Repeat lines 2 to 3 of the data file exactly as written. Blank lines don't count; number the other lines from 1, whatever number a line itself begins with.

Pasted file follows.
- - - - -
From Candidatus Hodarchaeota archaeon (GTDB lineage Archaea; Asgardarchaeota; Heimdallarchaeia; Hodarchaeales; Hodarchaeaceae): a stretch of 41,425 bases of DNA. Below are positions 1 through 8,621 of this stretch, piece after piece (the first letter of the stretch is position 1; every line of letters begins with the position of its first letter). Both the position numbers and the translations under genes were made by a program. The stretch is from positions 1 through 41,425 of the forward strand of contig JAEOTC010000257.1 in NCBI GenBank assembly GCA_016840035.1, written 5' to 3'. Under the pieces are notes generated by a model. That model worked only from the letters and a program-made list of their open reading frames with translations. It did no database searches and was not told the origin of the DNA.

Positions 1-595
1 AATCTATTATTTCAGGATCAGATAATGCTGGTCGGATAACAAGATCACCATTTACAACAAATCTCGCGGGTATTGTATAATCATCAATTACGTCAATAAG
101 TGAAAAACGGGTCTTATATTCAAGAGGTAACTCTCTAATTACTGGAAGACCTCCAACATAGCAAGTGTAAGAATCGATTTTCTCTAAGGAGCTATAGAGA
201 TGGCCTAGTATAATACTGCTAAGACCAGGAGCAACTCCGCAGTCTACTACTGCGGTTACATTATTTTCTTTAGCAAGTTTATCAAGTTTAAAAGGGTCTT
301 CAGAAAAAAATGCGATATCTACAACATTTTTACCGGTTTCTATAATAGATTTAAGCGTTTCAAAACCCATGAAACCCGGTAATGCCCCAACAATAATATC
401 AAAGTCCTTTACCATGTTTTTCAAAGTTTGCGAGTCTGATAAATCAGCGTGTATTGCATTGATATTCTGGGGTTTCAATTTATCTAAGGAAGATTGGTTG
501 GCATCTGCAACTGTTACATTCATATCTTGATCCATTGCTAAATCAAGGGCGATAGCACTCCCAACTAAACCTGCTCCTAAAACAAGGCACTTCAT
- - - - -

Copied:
Positions 1-595
1 AATCTATTATTTCAGGATCAGATAATGCTGGTCGGATAACAAGATCACCATTTACAACAAATCTCGCGGGTATTGTATAATCATCAATTACGTCAATAAG